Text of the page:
Three women from Lebanon, Egypt, and Algeria have overcome cultural barriers and systemic gender inequalities in their countries of origin and in the film industry to feature at the 2020 Cannes Film Festival.
Of the 56 films that made it through to this year’s final selection, Danielle Arbid, Ayten Amin, and Maiwen flew the flag for the Middle East and North Africa at this year’s “peculiar” edition of the iconic festival held online from June 22 to June 26. They were selected from an initial pool of 2067 films, 532 of which were made by women.
Their achievement is all the more impressive given the level of gender inequality and cultural barriers the three women have had to overcome in their home countries to make films.
Arab women’s stories on the Cannes Silver Screen
Lebanese filmmaker Danielle Arbid has been based in Paris for the last 30 years. Her Cannes selection is “Passion Simple” (Simple Passion) based on the 1992 novel by Annie Ernaux. The film tells the story of a passionate romance between a housewife and her Russian diplomat lover, and unlike Arbid’s previous films, has no links to Lebanon.
Arbid says she was making films long before #MeToo does not believe there is a “feminine or masculine” cinema, but admits her gender certainly has not been a great help, particularly back in Lebanon.
“No one helped me professionally because of my Lebanese origins or because I am a woman—certainly not in Lebanon, where most of my work is censored, or in the Arab world,” she told Arab News.
“Being a woman hasn’t proved a hindrance in filmmaking. The female representation at Cannes is still not entirely satisfactory, but at last we’re moving in the right direction,” she said.
For Egyptian director Ayten Amin, the gender gap in Egypt, both in terms of opportunity and remuneration, is clear: “Being a woman cinema is definitely a hindrance.”
“I have to prove myself every time, as though every project is my first. I’ve had more successes than several of my male colleagues, but they’ve had more opportunities than me and — despite my track record — they’re much better paid.”
Amin says that making films in the increasingly conservative North African country is difficult for everyone and argues more local and European funding is needed to allow the Arab world to tell its stories on the silver screen.
At the end of the day, she argues that she is “always on the side of a good film regardless of gender,” and says her Cannes selection “Souad” would not have been possible without the support of her enthusiastic friend-turned-producer Sameh Awad.
“Souad,” directed by Amin and produced by the doyen of Tunisian cinema, Dora Bouchoucha, is an essentially feminine family drama that tells the story of 19-year-old Souad and her little sister, 12-year-old Rabab, who are from a conservative family. Souad’s suicide sets Rabab off on a quest to uncover her sister’s secret online life and find answers about her tragic death.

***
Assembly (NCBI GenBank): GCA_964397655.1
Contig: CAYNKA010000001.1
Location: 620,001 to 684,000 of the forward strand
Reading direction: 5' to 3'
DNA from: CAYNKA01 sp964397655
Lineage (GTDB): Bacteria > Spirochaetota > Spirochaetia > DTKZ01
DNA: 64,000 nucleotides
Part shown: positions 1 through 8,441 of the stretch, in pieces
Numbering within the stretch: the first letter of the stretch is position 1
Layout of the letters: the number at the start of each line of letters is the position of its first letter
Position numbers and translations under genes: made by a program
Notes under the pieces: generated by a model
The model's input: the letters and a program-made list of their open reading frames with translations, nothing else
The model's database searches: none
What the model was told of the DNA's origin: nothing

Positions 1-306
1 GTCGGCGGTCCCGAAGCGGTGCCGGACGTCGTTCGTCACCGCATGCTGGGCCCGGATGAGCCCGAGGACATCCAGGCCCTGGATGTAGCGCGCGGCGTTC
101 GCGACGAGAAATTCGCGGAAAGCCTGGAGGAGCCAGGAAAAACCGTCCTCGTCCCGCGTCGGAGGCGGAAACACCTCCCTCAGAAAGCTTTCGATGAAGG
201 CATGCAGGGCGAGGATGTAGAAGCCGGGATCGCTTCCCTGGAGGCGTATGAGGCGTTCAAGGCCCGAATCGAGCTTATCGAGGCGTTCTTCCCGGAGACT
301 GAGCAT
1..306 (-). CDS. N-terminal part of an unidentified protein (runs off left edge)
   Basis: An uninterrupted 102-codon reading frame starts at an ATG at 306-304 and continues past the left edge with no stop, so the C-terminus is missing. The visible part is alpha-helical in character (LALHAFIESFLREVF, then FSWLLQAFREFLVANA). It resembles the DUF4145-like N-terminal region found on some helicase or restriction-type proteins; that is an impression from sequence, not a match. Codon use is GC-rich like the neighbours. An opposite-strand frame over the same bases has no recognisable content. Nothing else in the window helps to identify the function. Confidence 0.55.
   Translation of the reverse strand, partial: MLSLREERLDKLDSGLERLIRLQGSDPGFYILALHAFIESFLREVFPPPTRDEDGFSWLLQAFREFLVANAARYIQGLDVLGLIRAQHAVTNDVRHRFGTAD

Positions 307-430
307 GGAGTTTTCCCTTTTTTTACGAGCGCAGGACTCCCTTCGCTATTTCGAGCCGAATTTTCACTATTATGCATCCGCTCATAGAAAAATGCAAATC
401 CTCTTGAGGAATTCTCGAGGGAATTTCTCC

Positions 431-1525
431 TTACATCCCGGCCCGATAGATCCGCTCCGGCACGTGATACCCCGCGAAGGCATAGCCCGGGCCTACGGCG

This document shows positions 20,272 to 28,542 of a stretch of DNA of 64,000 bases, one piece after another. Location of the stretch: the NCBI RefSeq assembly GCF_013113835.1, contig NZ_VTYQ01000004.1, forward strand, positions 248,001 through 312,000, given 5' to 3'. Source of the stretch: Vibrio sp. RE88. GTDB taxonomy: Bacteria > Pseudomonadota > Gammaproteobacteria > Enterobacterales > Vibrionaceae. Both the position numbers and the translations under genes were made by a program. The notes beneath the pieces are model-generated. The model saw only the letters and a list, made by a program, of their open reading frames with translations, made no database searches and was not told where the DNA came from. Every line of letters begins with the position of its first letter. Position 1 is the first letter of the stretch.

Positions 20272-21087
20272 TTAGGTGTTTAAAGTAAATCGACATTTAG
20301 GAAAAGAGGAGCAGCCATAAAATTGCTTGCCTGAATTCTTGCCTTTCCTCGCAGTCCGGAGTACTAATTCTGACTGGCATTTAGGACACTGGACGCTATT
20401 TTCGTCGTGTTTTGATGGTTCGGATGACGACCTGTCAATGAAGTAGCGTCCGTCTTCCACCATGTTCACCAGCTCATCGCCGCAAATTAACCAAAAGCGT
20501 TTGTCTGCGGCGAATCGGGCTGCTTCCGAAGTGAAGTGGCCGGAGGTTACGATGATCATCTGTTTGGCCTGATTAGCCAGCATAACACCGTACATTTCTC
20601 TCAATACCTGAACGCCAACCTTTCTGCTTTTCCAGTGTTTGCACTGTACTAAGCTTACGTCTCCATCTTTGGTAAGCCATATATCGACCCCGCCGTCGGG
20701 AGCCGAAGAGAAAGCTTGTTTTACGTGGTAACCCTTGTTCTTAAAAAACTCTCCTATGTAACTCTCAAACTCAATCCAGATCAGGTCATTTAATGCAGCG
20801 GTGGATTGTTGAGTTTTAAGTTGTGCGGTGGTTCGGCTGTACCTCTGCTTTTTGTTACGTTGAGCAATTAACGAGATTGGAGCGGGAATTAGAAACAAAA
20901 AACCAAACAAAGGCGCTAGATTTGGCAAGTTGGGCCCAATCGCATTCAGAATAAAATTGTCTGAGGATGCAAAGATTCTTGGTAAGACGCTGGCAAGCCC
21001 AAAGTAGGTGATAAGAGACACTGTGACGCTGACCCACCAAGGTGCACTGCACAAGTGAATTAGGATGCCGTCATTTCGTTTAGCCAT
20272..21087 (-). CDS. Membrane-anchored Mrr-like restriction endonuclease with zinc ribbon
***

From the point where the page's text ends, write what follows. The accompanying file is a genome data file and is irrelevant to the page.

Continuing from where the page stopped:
The third Arab voice represented in this year’s Cannes selection is herself no stranger to family drama. French-Algerian director Maiwenn says her mother, the renowned Algerian actress Catherine Belkhodja, “only loved me on the silver screen.”
Maiwenn was a prominent voice of the #MeToo movement. After winning the 2011 Prix de Jury for “Polisse,” she returned to Cannes in 2020 with her film “DNA.” Like “Polisse,” Maiwenn also plays the lead, Neige, in “DNA,” a film deeply rooted in her Algerian heritage. The death of Neige’s adored grandfather Emir triggers a dramatic family identity crisis that the bereft woman is forced to navigate.
Digital Festival Fails to Hit Diversity Target
This week, Cannes Film Festival has been doing its best to “mirror” the normal festival experience through its inaugural online “Marché du Film” (Film Market), after the global COVID-19 pandemic put a stop to the physical festival going ahead.
“No one knows what the second half of the year may bring and whether it will be possible to organize major film events again in 2020, including the Festival de Cannes,” said Cannes General Delegate Andre Fremaux on June 3, when he unveiled the festival’s official selection of films.
“Cannes has therefore decided to adapt its format for this peculiar year,” he said.
When presenting the 2020 selection, Fremaux also pointed out that although the total number of films submitted by women directors was slightly down on 2019’s figures, (532 compared to 572), the ratio of female-made films in the selection was up.
“The number of female directors included in the Selection shows a significant increase,” Fremaux said.
“We will have 16 female directors in the selection. They were 14 in 2019, 11 in 2018, 12 in 2017, 9 in 2016, and 6 in 2015. In percentage, this number is 28.5% of the selection, higher than last year (23.7%) and, above all, higher than the percentage of female directors submitting movies to the selection.”
Since 2018, spurred on by the #MeToo movement, feminists have been calling for greater equality in the film industry through initiatives like Collectif 50/50 for Cannes 2020.
The year is now 2020 and while the Cannes panel selected a record number of female-directed films it is still eons away from the parity the Collectif is fighting for.
While the Collectif’s target fell short this year, Arbid, Amin, and Maiwen are nevertheless a bright spot in a year that has been difficult for the film industry in general and a painful reminder that it is still shatteringly un-diverse.